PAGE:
Back home in Vietnam, he was Le Van Tan, a commmando working with the U.S. Special Forces. Times have changed, though, and he now is Seif Hassan Ali, a bank clerk trying to integrate his almond-eye-family into the alien world of North Yemen.
"We are not happy in this country," complains his wife, Weng Ke Man.
The couple and their three children are among more than 500 Vietnamese who have turned up in North Yemen since the fall of Saigon in 1975. Many are of Yemeni ancestry or, like Weng, the wives of Vietnamese who trace their origins to Yemen.
Their arrival here, however, has turned out to be less than a homecoming. It has produced an unusual clash of Asian and Arab cultures, in large measure isolating the refugees from the closed Islamic society of North Yemen despite the Yemeni blood in their veins and the vague traces of Arab features in their Asian faces.
Most of the refugees are Moslems, descendants of Yemeni or Malay merchants who left children in their wake generations ago. But the tolerant Islam of Southeast Asia, they have found, is different from the conservative Arab variety practiced in the narrow streets of Sanaa or the craggy hills surrounding Taiz. In addition, the Koranic verses they memorized as children in a Saigon mosque have been of little help in learning the choppy Arabic spoken by Yemenis.
As a result, a few of the Vietnamese have put down genuine roots in North Yeman. A handful of enterprising families run restaurants serving Oriental and Yemeni food in Sanaa, the capital, or Hodeida, the main seaport on the Red Sea. But many are unemployed and more than half remain apart in a sordid little compound of one- and two-room apartments on the edge of Taiz.
Only one Vietnamese bachelor has found a Yemeni wife and a half-dozen Vietnamese girls have married Yemeni men in the four years since their families fled Vietnam. Some girls have gone into hiding to escape marriages arranged by their families with Yemeni villagers.
"They are afraid to go into the villages in the countryside," explained Weng Ke Man. "The Vietnamese girs can't work like the Yemeni women. In the city, it's better. But you know the Moslem law. The man is up on top, the woman is down on the bottom."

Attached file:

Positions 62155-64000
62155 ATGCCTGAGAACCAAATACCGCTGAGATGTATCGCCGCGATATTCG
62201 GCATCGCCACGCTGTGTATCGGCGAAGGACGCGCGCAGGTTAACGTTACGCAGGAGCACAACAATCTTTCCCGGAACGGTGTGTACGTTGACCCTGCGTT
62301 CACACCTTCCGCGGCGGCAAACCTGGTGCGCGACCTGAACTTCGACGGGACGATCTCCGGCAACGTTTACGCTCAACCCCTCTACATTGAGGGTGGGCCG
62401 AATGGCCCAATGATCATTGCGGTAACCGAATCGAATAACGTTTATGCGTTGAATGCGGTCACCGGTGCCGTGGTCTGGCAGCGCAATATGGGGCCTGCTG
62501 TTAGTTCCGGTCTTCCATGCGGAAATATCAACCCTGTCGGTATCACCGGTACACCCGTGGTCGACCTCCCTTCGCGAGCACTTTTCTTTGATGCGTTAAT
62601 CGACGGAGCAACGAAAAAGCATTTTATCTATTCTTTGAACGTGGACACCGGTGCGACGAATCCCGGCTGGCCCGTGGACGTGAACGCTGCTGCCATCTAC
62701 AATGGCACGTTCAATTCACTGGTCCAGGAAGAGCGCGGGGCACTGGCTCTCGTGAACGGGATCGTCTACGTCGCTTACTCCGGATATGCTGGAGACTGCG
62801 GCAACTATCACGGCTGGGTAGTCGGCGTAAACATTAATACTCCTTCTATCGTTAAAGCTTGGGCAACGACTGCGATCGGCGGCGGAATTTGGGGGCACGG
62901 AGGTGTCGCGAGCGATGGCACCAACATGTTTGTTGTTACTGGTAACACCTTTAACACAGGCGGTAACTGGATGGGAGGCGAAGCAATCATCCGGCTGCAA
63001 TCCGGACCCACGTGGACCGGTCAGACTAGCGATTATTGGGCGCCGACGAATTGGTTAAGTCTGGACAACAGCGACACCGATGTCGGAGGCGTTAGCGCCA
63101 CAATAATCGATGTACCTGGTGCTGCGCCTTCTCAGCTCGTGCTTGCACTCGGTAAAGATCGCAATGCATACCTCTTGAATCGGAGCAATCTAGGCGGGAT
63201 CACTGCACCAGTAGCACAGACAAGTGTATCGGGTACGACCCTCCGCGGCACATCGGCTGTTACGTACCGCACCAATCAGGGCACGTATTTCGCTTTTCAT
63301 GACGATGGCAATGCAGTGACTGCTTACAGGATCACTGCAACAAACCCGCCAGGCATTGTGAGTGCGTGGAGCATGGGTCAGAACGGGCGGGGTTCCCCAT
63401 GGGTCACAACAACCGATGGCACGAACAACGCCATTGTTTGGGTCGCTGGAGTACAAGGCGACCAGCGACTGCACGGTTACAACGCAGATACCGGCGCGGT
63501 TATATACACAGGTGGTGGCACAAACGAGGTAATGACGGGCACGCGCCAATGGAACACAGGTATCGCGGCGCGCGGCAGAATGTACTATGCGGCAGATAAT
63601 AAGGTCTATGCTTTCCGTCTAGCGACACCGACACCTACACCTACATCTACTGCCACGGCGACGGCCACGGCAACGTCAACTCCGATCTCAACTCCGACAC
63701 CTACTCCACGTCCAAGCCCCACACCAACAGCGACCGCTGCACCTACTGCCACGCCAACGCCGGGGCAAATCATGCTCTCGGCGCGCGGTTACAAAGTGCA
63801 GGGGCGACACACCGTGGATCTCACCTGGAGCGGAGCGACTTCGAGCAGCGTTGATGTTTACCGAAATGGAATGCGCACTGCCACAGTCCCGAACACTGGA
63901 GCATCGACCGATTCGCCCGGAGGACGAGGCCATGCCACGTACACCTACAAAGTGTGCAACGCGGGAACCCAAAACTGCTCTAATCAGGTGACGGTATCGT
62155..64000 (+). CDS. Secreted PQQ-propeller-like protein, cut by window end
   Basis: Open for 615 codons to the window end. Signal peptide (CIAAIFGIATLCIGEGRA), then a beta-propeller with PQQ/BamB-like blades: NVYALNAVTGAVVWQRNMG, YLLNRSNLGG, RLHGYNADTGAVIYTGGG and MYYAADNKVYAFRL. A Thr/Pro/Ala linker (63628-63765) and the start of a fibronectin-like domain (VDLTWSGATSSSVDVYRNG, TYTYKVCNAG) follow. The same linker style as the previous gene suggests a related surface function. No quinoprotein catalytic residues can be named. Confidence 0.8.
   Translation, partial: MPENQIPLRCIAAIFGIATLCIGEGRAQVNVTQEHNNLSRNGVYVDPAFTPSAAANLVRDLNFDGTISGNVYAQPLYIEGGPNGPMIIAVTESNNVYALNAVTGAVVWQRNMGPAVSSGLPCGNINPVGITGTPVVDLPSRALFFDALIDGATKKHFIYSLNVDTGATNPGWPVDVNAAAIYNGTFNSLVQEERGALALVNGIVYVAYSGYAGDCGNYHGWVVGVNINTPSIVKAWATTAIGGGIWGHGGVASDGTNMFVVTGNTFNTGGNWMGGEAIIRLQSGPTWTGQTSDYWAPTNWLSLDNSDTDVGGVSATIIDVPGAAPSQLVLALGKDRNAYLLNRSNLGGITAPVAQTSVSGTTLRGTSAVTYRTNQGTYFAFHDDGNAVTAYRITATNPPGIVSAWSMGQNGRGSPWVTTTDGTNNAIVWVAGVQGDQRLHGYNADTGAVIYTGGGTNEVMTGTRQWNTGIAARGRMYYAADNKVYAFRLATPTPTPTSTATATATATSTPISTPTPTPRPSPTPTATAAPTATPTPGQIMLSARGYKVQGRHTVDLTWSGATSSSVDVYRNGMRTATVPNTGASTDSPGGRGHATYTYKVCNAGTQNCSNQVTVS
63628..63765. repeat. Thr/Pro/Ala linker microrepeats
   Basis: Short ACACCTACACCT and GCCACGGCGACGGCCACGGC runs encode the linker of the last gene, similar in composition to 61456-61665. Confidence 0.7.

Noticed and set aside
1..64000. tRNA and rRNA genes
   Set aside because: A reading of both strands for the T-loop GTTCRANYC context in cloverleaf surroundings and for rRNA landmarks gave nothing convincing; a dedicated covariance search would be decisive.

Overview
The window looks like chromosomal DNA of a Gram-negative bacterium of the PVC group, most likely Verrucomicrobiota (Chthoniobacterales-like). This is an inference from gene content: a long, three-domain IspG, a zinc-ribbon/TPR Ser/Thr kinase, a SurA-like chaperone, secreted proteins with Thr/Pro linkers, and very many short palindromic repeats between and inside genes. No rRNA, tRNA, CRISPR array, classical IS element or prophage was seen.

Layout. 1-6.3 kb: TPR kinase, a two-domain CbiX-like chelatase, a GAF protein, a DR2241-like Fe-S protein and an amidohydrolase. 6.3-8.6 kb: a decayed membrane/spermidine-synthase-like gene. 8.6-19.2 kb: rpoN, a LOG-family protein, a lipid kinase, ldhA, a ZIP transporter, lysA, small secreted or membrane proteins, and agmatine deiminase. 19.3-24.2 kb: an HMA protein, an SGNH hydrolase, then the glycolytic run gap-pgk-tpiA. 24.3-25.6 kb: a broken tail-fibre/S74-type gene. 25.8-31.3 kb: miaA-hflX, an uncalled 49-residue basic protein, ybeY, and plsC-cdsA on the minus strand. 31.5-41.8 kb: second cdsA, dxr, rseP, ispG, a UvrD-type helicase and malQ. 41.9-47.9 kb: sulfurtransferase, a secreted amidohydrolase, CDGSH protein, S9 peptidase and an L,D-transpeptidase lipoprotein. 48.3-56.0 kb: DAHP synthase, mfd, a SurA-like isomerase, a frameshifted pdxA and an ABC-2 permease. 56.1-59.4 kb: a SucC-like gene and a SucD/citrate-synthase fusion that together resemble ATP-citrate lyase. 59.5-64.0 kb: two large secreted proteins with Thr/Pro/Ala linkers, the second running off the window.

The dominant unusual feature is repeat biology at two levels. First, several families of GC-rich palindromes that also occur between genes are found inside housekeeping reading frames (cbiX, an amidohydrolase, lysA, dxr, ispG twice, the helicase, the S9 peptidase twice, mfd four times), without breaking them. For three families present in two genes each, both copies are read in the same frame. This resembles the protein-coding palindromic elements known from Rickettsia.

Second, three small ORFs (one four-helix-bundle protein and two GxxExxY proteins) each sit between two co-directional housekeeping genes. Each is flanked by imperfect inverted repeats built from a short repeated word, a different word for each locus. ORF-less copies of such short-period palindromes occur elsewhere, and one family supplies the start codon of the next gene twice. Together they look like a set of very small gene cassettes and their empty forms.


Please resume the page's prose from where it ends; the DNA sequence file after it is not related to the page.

Weng, 38, and Le, 39, live in two rooms with their three children and her aged mother. They pay $45 a month in rent for their part of the compound originally built to house Yemeni workers but turned over to the Vietnamese in 1976.
The family fled Vietnam in a Red Cross plane that brought them to North Yemen under special arrangements ordered by the Yemeni president at the time, Ibrahim Hamdi. Le could trace his origins to Yemen but neither he nor Weng had any yearning to come here. Both had worked with the American military, in Vietnam, however, and they feared for their safety if they remained. This was the only possible destination.
"They would have killed us if we didn't leave," said Weng in the fluent English she learned as a secretary for a U.S. village pacification study team in Saigon.
She and Le also speak French and have found jobs in a local branch of a French bank despite their lack of Arabic. With the money they earn, they are able to send their childen to a private school in Taiz where they learn Arabic and English. Each child's tuition is more than $1,200 a year but a rich Yemeni merchant, who gives scholarships to help Vietnamese, pays all but $100 per child.
For those who cannot afford that, the Yemeni government has opened its free schools to the Vietnamese.
"There used to be about 40 in the Arabic school," said Weng. "Then they left, one by one, because they don't understand. The teacher tells them things, but they just don't understand what he is saying."
Yemenis also find much of what the Vietnamese say and do strange. The Vietnamese women walk in the streets without veils and wear pajama-like trousers instead of the black multi-layered robes that hide the shape of Yemeni women.
This has contributed to a local misapprehension that the Vietnamese women are available for the asking. Two Yemeni men eying a Vietnamese woman lounging in her doorway at the compound recently were overheard to say:
"She has just been sitting there inviting me for the last hour."
"You mean you could have gone inside with her?"
"Yes, of course. That's the way they are."
As Weng and Le received a pair of visitors, she sat and talked freely, interrupted Le frequently and, on one occasion, let down her hair and rearranged it in a pile on top of her head. This was a sharp departure from tradition in a country where women rarely join their husbands with male guests. t
Language problems often complicate such conflict in national customs. Vietnamese invited to a Christmas party by a Taiz doctor were arrested on their way back to the compound and jailed for several days in confusion over what they were doing in the streets late at night.
Despite their troubles, however, many Vietnamese appear glad to be out of Indochina. Interviews in the compound showed that most had some connection to the fallen South Vietnamese government or to the French or U.S. military and feared reprisals after the Communists assumed command.
Hassan Mohammed, who was Wan Dum Sung in his Vietnamese days, said he became frightened when the Vietnamese Communist authorities began a review of citizen's identity papers to trace their past because he had been an agent of the French intelligence service. "With my papers, man, I was really scared," he said.
So when the Yemeni consul in Saigon came knocking at his door, Wan gratefully accepted the offer of emigration to North Yemen. He brought his wife and seven of their eight children. One daughter remained behind, along with what he said were about 40 Moslem families in the Saigon area.
"They also want to leave now," he said. "Anywhere, any country."